The first synthetic oral hypoglycaemic agents, the synthalins, were introduced in 1926. Their discovery was based on experiments which showed that parathyroidectomy in animals caused hypoglycaemia and that pari passu there was a large increase in guanidine in the blood. Furthermore, injection of guanidine into rabbits caused hypoglycaemia and convulsions (Watanabe, 1917).
Interestingly, a guanidine compound had long been used as a folk remedy for diabetes in the form of the perennial herb Galega officianalis, also known as goat’s rue, French lilac, Spanish sanfoin, Italian fitch or false indigo (Bailey et al, 2004). In addition to its medieval use for diabetes, it was also used to promote sweating and as a galactagogue in cows. Later studies showed that G. officianalis was rich in guanidine and extracts of it were used to treat diabetes in France until the 1930s.
Attempts were made to modify the guanidine molecule to increase its hypoglycaemic action and dissociate it from the toxic effect. Eventually Synthalin A (decamethylene diguanide) and Synthalin B (dodecamethylene diguanide) were tested on patients in Berlin. They were discussed at the German Medical Association meeting in 1926 amid great enthusiasm. Oskar Minkowski wrote “it is a momentous fact that the practical results exceeded all hopes…now an insulin-like substance has actually been obtained that could help the great army of mild and medium severe diabetics.”
The main selling point of the synthalins, apart from the fact they could be given by mouth, was that their action lasted more than 24 hours, much longer than that of [soluble] insulin. The side effects of anorexia, abdominal distress, nausea and diarrhoea were downplayed or treated with antacids (Thomson, 1932). Samples were sent to the British Medical Research Council and their opinion was distinctly unfavourable (Anon, 1927). Reports of hepatic toxicity began within a few months and when it was clear that this was unacceptably frequent and severe the drug was withdrawn in England in 1928. German opinion leaders did not believe that there was conclusive evidence of hepatotoxicity and continued to use it until the mid 1930s. Surprisingly it was still being used at Birmingham General Hospital as late as 1932.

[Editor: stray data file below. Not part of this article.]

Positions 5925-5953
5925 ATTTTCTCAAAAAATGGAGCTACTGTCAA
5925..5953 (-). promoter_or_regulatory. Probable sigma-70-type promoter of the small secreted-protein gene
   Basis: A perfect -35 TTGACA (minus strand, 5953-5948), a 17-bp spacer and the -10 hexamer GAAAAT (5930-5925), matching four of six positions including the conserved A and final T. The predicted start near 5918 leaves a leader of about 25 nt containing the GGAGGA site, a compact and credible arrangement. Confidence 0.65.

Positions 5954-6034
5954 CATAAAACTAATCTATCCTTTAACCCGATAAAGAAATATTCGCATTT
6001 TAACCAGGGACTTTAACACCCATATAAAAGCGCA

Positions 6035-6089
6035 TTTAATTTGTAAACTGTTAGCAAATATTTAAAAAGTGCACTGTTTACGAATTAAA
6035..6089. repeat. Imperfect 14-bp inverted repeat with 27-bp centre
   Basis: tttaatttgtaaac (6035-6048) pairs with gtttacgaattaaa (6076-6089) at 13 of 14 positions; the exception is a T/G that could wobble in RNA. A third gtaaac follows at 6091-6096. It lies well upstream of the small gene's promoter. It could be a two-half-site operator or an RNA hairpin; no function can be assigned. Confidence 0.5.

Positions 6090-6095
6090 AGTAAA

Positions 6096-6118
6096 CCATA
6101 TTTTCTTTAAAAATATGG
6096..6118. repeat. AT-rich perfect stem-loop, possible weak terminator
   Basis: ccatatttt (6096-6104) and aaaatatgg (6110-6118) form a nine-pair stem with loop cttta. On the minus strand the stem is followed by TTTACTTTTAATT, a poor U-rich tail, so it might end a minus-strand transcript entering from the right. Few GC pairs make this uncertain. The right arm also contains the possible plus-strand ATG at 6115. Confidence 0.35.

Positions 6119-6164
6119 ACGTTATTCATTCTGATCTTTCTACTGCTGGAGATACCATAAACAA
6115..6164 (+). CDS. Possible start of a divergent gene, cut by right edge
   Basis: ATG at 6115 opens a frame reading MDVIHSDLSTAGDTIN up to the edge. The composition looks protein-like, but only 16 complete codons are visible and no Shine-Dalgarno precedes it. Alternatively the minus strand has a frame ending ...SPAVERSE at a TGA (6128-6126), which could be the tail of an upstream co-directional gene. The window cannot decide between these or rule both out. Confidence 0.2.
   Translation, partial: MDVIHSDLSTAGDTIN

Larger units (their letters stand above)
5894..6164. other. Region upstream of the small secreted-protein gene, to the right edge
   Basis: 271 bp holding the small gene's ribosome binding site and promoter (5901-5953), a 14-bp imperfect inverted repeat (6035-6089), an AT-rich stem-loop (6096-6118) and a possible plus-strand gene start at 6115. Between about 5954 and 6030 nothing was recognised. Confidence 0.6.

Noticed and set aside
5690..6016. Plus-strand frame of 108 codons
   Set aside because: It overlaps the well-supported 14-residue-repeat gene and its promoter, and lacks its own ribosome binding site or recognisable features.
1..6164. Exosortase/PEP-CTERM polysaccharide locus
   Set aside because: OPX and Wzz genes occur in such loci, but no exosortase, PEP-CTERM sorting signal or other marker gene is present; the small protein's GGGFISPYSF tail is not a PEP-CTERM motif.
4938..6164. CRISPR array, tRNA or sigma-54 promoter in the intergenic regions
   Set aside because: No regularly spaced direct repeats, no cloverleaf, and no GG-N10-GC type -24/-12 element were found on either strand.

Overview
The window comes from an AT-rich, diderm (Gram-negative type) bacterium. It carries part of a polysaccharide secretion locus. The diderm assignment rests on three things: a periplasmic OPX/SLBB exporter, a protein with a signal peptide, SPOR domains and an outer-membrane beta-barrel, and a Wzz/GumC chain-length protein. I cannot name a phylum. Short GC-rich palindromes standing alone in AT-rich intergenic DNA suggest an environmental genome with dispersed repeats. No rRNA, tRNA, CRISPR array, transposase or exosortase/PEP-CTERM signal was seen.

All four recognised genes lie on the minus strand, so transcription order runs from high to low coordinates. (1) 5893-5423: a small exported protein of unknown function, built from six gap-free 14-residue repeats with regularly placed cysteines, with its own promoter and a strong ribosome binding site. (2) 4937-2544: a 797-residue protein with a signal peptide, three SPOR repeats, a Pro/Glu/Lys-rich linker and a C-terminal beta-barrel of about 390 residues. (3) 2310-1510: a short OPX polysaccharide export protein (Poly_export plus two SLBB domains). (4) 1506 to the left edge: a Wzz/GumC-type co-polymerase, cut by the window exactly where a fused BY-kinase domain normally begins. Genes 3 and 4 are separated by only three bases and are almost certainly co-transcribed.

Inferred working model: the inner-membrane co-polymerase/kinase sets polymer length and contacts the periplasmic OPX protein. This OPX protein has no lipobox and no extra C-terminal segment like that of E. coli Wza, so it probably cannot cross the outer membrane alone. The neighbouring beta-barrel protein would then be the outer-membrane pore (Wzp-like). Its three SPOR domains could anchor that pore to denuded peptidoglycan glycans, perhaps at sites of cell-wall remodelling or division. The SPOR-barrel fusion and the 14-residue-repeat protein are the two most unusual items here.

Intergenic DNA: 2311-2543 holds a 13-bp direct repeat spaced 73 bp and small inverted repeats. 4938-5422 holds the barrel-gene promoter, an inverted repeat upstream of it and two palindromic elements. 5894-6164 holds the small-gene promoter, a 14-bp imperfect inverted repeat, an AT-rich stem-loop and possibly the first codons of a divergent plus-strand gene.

Retrospectively, it is possible to argue that synthalin was not as toxic as later generations have assumed and that, because of lack of understanding of the pathophysiology of diabetes in the 1920s, it was used in excessive doses in inappropriate patients. Nevertheless, the prejudice against guanidine derivatives was so great that when biguanides were introduced in the late 1950s, their true chemical nature was concealed by calling them ‘formamidinyliminoureas’. Happily, after they were shown to be effective, they were renamed!
In May 1927, the highly respected German diabetes specialist Carl von Noorden published an account of an oral pancreatic preparation which was said to have been obtained by ‘strong tryptic digestion of fresh pancreas’ and more crucially not to contain synthalin or related guanidine compounds (Von Noorden, 1927). It was given the name ‘glukhorment’ and attracted a lot of attention – the 1928 Index Medicus contains 17 references to it compared to 44 for synthalin.
The Horment company sent samples to Henry Dale at the National Institute for Medical Research in London but when analysed it was found to contain 1% of something which was chemically indistinguishable from synthalin (Dale et al, 1927). A similar conclusion was reached independently in Prague. When he heard these results, von Noorden considered the only two explanations; that synthalin had somehow been synthesised during the process of tryptic digestion or that it had been dishonestly added. The latter was obviously more probable and foreshadowed scandals in the 1990s when ‘natural diabetes cures’ turned out to be laced with glibenclamide.